The question presented for consideration upon the appeal is whether the proceedings for adoption taken before the county judge sufficiently complied with the requirements of the Civil Code to constitute the petitioner the child of the decedent. The point chiefly urged in support of the judgment of the superior court is that it appears upon the face of the order made by the county judge that he did not make any examination of the child whose adoption was sought, as required by the code before he could make an order sanctioning the adoption, while on the part of the appellant it is contended that under the circumstances of this case no examination of the child was required.

The evidence offered in support of the claim of adoption consisted of:

         1. A petition by Johnson to the county judge setting forth that the child was about five years of age; that the petitioner was desirous of adopting the child, and had made a written agreement to that effect; that the mother of the child was dead; that its father had given his consent in writing to its adoption by the petitioner, and praying the judge to make an order declaring that the child be adopted and treated by him as his lawful child. To this petition was annexed a request of the father of the child that the county judge would make the order of adoption.

         2. An agreement executed by the petitioner to the father that he would adopt and treat the child in all respects as his own lawful child should be treated.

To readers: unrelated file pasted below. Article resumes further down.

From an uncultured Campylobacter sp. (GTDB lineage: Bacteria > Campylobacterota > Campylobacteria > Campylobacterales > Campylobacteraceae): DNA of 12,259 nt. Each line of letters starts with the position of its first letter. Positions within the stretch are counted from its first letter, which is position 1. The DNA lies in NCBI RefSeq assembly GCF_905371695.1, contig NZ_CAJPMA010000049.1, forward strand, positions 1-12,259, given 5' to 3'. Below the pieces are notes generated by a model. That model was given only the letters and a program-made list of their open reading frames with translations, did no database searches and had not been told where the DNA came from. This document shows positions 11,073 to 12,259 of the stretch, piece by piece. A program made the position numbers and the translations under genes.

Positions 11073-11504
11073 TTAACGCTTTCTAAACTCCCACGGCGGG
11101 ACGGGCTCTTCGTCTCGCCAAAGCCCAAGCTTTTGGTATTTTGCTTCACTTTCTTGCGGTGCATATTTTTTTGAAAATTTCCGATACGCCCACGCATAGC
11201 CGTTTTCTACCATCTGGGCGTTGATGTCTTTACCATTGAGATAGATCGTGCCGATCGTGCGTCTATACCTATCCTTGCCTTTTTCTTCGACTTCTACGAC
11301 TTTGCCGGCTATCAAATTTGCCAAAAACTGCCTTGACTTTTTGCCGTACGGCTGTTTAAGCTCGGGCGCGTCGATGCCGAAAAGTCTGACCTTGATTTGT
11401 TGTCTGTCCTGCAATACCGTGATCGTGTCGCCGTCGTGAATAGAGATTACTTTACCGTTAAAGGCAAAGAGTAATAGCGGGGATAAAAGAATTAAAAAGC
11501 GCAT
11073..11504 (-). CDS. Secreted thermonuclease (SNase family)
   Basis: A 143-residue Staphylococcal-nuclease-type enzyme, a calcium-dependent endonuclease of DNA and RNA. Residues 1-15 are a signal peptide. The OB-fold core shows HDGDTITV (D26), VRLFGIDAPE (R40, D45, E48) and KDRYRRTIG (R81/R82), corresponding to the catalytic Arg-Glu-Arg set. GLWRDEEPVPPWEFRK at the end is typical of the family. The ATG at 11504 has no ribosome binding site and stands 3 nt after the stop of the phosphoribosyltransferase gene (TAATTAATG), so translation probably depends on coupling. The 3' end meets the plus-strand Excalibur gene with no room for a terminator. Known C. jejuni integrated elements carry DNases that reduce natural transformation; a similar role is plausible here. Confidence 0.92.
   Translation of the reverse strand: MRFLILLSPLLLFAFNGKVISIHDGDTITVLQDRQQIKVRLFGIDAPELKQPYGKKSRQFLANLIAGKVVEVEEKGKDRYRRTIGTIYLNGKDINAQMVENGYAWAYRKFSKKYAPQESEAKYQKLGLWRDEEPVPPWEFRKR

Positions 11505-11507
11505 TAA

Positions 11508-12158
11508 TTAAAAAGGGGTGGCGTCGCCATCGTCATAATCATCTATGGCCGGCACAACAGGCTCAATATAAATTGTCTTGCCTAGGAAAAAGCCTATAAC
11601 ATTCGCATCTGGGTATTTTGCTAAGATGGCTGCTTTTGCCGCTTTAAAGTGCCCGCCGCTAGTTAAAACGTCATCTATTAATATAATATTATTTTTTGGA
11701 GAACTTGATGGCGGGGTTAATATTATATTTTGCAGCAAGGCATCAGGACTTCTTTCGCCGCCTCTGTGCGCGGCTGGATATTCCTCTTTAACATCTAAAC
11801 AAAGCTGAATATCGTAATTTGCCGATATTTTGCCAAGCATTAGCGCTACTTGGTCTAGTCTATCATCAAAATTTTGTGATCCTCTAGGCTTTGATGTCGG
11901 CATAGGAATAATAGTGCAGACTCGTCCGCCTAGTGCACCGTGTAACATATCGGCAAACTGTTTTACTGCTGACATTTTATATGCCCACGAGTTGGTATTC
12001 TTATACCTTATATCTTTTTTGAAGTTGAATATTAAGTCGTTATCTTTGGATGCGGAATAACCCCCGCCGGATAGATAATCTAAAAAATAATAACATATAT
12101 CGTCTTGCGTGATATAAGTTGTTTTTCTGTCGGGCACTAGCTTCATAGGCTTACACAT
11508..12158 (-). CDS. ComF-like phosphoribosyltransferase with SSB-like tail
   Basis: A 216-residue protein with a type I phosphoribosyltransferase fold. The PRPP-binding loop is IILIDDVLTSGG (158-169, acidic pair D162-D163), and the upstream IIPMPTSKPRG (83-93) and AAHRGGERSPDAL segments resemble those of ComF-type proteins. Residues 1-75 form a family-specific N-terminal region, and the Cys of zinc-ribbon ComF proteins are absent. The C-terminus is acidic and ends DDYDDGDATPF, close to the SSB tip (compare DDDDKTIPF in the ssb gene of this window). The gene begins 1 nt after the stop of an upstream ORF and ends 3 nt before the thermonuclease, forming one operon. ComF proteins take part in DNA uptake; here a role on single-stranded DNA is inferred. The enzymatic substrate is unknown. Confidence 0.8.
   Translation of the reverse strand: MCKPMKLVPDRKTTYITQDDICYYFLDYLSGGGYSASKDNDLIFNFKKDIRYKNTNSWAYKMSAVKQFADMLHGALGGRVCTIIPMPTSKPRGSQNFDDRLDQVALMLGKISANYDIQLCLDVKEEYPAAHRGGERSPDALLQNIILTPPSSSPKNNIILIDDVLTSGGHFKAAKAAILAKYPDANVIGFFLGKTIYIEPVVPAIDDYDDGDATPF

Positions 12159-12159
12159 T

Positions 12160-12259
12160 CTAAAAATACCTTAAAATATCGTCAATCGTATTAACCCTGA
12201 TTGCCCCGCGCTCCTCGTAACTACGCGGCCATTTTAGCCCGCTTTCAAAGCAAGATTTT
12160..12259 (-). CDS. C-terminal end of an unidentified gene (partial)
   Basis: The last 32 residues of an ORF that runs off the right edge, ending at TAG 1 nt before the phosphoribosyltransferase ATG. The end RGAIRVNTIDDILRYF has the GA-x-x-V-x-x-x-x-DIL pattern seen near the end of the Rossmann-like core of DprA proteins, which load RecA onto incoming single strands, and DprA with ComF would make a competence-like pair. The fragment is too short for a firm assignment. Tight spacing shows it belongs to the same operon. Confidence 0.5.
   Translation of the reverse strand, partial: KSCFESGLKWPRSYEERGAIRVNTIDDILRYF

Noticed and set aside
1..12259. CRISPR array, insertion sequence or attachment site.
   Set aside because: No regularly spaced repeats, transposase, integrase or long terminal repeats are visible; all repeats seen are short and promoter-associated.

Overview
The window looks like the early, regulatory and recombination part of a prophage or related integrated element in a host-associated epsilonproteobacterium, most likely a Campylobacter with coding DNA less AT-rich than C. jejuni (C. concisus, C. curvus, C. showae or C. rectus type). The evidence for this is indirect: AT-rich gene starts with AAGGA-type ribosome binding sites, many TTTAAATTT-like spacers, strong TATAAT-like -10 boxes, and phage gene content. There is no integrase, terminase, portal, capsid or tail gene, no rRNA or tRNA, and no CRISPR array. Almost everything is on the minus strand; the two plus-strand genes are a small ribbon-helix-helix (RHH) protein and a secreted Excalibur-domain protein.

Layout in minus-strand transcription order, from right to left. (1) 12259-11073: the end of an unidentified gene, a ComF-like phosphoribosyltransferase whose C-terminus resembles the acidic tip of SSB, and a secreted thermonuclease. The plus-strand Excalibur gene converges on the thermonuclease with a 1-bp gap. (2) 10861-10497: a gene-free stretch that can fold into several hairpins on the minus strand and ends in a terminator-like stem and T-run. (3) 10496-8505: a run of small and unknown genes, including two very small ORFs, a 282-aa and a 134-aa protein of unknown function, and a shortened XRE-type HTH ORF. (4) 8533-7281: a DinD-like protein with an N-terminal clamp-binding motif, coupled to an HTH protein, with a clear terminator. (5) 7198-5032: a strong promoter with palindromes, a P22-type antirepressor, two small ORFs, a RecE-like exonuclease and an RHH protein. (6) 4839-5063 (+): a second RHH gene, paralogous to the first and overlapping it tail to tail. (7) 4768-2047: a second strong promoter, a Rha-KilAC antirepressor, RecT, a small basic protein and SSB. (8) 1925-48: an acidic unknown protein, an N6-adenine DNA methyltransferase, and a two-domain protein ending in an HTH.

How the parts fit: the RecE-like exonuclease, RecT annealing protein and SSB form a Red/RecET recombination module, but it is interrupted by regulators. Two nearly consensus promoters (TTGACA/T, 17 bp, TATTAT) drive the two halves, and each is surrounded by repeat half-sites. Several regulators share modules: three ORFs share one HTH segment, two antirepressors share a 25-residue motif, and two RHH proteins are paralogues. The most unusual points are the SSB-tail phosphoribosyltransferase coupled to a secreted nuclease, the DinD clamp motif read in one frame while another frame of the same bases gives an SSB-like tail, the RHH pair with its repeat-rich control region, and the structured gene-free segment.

3. An order signed by the county judge reciting the filing of the petition and the facts therein recited, and the filing of the consent and the agreement, and also that "the said David G. Strahn, the father of said minor, and the said minor, Mary Eliza Strahn, and the said petitioner, being present before the county judge of said county of San Joaquin, in open court, were then and there (save and except said child) duly sworn and examined separately in relation thereto," and ordering "that said Mary Eliza Strahn, minor child of said David G. Strahn and Nancy Ann Strahn, be adopted, and that the said minor is hereby adopted by said William B. Johnson, under and in pursuance of chapter 2 of title 2 of the Civil Code of California, and the acts amendatory thereof, and that said Mary Eliza Strahn be regarded and treated in all respects as the child of said William B. Johnson, and that she take his family name." These documents were severally entitled "In the County Court of San Joaquin County," and were each indorsed by the clerk, "filed July 8, 1874."          Adoption has the effect to change the status of an individual from that which was impressed upon him at his birth, and can never take place unless authorized by some positive law, and then only to the extent so [33 P. 465] authorized and in the manner prescribed by the statute conferring such authority. The common law made no provision for adoption, but within the past fifty years statutes upon that subject and providing for its exercise have been enacted in a majority of the states of this country. The principles upon which these statutes are based are taken from the civil law. They are also to be found in the Twelve Tables, and were the subject of many social regulations in Roman history, and were finally embodied by Justinian in his Institutes. (Lib. I., tit. 11, De Adoptionibus .) Under this system an adoption was always attended with restrictions and made a matter of public ceremony and sanction. (Cod. Just., lib. VIII., tit. 48.)